Deals

Gillian Tan is a Bloomberg Gadfly columnist covering deals and private equity. She previously was a reporter for the Wall Street Journal. She is a qualified chartered accountant.

Chuck E. Cheese, the raucous pizza chain-slash-arcade fronted by a cartoon mouse, has long sold itself as a place "where a kid can be a kid." How much of a prize it turns out to be for its owner, Apollo Global Management, may depend on its sway with adults.

It's been two years since Apollo bought parent CEC Entertainment in a $1.3 billion take-private transaction. Since then, the chain -- which lets children cash in tickets earned from playing games such as skee ball for goodies including candy and stuffed toys -- has ramped up its efforts to give kid-chaperoning adults more reasons to make it a destination.

Life Under Apollo
Chuck E. Cheese's parent CEC Entertainment has grown since its buyout by Apollo, but is it enough?
Source: Company filings

As well as rolling out free guest Wi-Fi, putting staff through enhanced hospitality training and improving the cleanliness of its venues, the company last year introduced a new menu targeting, in the words of CEC's chief executive, "the more sophisticated tastes" of parents. It's now in the middle of launching a weekday lunch buffet at all of its Chuck E. Cheese locations, a move designed to tempt parents, grandparents or babysitters looking after kids too young to be at school or those that are home-schooled, to drop in for quick visits during an otherwise quiet time.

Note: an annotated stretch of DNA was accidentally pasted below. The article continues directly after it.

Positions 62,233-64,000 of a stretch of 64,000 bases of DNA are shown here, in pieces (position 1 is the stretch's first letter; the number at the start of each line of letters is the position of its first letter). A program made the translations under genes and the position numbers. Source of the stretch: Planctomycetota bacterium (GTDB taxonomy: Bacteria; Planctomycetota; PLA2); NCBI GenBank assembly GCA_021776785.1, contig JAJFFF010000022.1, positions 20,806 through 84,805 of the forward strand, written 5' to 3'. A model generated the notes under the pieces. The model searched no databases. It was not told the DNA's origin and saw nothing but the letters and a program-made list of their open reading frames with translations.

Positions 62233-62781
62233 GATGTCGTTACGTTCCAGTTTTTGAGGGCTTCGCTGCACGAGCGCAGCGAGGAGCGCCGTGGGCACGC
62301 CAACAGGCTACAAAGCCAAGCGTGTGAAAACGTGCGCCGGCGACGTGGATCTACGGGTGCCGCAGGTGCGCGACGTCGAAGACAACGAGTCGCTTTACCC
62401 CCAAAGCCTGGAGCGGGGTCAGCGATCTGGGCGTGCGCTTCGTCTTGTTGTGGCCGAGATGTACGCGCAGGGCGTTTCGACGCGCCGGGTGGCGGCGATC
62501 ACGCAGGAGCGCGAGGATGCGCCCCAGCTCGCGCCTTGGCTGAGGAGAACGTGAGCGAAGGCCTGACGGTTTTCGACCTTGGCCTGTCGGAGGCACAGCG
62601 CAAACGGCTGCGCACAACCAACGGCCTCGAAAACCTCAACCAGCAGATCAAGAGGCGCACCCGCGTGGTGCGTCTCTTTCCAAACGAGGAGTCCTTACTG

The changes have had an impact. Revenue rose about 11 percent in 2015 to about $920 million, while adjusted earnings before interest, taxes, depreciation and amortization (a financial metric that has received scrutiny from many including my colleague Shira Ovide and Omaha oracle Warren Buffett) rose 13 percent,  CEC said on Thursday. It's not yet profitable -- the company posted a net loss of $12.5 million -- but that's an improvement from its $62.1 million loss in 2014.

Because CEC's stock is no longer publicly traded, the company doesn't face pressure from shareholders to speed up turnaround efforts. That said, Apollo, like many private equity firms, turned to debt markets to help finance the deal --  it's here where CEC Entertainment is being critiqued. Loans backing Apollo's buyout fell to roughly 94 cents on the dollar earlier this month after Moody's downgraded it further into junk territory.

The ratings firm believes CEC's debt is a riskier bet as weak consumer spending and intense competition threaten the company's ability to dramatically improve its operating performance. That would make it less likely to be able to quickly reduce its debt load.

Customer Dissatisfaction
The value of the term loan backing Apollo's buyout of Chuck E. Cheese's parent fell in February due to a Moody's downgrade.
Source: Bloomberg

Although Apollo has plans to expand internationally by franchising, the company may yet falter in its path to profitability. If its revenue and Ebitda growth stagnates or worse yet, reverses, CEC could end up mimicking companies like Gymboree, a Bain Capital-backed chain that sells apparel but also hosts children's play-programs and parties. Bonds backing that 2010 buyout have fallen to roughly 25 cents on the dollar. 

For Chuck E. Cheese, sweetening the experience for adults who determine the frequency of visits  is a smart move, but it faces an uphill battle. Customer reviews on sites like Yelp and Tripadvisor show the new menu hasn't found many fans. 

In the face of continued "never again" vows from parents dated as recently as this month, management may have to try a little harder.

This column does not necessarily reflect the opinion of Bloomberg LP and its owners.

  1. CEC estimates that the average kid wants to visit 11 times a year but only makes it three times.

To contact the author of this story:
Gillian Tan in New York at gtan129@bloomberg.net

To contact the editor responsible for this story:
Beth Williams at bewilliams@bloomberg.net